Westpac CEO Brian Hartzer has questioned regulatory intervention that is seeing both ASIC and APRA become increasingly “prescriptive” about how the bank sets its credit policy.
When the issue of responsible lending was raised at a parliamentary inquiry in Canberra this week, one MP explained how many older Australians are unable to refinance as a result of stricter credit policies.
Westpac CEO Brian Hartzer, who faced the the House of Representatives economics standing committee on Wednesday, said responsible lending needs to be taken on a “case-by-case basis”.
Mr Hartzer told the committee that the life of a home loan is more like seven years, rather than 30, and that the regulators are becoming “much more prescriptive about how we run our credit policy”.
“In the end, the regulators have the right to set the rules and we have to follow those rules and we do,” he said.
The Westpac boss went on to explain how the bank’s interactions with regulators cover many topics and can range from casual discussions to formal letters.
“There are a series of ongoing discussions and clarifications and guidance that range from formal notification of guidance form ASIC to informal conversations from APRA to formal letters form APRA saying you will do X,” he said.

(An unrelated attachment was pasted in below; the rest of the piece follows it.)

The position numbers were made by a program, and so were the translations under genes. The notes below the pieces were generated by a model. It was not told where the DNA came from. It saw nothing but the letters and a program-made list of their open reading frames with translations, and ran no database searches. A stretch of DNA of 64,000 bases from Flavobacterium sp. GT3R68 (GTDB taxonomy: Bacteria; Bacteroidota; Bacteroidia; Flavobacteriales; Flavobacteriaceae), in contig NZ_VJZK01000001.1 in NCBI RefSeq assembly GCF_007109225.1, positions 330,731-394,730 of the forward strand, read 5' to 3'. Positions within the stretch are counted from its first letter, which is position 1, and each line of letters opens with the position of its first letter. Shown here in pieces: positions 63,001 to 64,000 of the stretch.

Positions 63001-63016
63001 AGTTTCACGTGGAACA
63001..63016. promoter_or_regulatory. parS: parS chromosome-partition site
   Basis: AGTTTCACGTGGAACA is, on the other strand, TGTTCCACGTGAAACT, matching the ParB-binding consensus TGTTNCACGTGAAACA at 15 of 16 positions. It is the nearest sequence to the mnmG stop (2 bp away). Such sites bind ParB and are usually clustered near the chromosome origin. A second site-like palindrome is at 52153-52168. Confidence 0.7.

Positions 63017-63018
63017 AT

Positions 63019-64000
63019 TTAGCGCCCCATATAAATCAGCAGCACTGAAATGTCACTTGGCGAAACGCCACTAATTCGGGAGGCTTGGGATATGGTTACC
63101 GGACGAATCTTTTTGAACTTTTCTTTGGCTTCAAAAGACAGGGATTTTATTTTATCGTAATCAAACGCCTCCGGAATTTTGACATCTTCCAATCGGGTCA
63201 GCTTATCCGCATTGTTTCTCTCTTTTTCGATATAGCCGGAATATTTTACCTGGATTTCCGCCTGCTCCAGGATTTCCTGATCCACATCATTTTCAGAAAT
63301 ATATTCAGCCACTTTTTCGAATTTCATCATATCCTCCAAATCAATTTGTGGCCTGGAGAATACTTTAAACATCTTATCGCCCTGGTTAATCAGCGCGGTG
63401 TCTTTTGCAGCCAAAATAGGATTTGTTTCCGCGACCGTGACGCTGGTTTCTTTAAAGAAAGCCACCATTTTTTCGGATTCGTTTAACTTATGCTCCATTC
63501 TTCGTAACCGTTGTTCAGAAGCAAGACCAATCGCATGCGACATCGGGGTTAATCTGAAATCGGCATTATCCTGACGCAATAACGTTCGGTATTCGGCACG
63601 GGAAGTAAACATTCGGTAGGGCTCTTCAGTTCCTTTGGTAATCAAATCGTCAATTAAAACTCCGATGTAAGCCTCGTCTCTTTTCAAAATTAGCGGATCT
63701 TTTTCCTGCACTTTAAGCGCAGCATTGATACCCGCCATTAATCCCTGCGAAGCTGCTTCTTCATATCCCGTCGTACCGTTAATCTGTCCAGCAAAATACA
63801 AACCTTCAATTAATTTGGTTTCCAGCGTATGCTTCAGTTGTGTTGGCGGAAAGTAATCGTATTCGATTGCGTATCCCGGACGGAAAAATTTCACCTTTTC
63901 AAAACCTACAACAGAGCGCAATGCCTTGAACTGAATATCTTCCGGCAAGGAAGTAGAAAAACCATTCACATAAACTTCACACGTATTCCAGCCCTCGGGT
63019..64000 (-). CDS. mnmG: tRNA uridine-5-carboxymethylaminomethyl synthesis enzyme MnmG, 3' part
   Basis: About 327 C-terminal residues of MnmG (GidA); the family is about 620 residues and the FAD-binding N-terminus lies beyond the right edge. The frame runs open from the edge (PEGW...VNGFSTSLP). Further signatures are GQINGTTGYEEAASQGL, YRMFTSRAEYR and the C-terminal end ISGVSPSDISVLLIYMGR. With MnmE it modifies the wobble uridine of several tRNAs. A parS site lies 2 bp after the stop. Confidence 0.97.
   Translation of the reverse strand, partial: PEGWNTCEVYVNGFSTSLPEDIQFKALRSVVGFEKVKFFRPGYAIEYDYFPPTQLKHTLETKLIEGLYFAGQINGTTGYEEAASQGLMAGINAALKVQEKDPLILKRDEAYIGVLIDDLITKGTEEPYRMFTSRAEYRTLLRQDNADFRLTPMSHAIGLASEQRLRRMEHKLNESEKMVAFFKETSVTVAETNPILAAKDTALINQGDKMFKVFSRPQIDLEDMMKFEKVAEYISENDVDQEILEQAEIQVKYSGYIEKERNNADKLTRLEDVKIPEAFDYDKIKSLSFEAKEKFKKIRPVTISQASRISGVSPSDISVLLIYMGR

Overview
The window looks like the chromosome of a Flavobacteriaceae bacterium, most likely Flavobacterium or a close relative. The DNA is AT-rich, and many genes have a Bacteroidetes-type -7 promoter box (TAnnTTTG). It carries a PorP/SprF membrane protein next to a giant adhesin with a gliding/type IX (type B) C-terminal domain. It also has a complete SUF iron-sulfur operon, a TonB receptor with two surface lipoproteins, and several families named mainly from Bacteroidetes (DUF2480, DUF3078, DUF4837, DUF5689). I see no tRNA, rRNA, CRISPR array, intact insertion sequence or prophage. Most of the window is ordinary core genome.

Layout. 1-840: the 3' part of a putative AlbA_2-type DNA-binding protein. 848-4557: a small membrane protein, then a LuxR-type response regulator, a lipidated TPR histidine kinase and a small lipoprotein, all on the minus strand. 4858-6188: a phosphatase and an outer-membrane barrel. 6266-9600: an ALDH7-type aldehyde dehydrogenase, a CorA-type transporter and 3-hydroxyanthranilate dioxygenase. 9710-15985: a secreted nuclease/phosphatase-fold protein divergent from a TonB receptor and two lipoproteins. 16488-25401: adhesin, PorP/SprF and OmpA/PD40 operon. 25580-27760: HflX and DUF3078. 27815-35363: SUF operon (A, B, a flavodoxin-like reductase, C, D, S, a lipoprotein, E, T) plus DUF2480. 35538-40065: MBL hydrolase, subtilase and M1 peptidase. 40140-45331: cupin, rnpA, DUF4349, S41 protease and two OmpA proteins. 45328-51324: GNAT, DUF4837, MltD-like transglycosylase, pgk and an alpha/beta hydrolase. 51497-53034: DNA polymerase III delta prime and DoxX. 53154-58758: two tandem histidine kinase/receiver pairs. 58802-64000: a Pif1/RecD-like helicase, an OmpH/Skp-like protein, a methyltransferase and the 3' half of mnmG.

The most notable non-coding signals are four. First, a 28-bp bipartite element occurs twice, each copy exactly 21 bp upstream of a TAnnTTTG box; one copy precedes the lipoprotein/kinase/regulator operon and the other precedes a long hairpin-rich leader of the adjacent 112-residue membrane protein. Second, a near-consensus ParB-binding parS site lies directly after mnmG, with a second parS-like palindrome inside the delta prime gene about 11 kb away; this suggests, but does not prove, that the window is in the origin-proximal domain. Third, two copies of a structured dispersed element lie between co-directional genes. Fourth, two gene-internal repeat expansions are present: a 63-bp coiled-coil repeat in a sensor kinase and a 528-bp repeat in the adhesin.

“My observation is that they are becoming much more prescriptive. We are not so sure that’s the best answer.”
Meanwhile, Mr Hartzer dismissed fears of a property bubble, explaining what he believes a bubble would look like and why the housing market is not at that stage.
“We would draw the distinction between a speculative bubble in prices and prices that are beyond what the fundamentals would justify,” he said.
The reason why I draw that distinction is because what we have seen in other markets from time to time is people get the view that house prices only ever go up, and they start borrowing money to buy a house with the view that they will sell it again in a year and buy a bigger house.
“That to me is the definition of a bubble, a credit-fuelled speculative bubble. I don’t think that’s what is happening in Sydney or Melbourne. I think what we are seeing in Sydney and Melbourne is the consequence of severe supply constraints running into a significant step-up in demand, albeit that’s now attenuating a little bit, from offshore buyers.”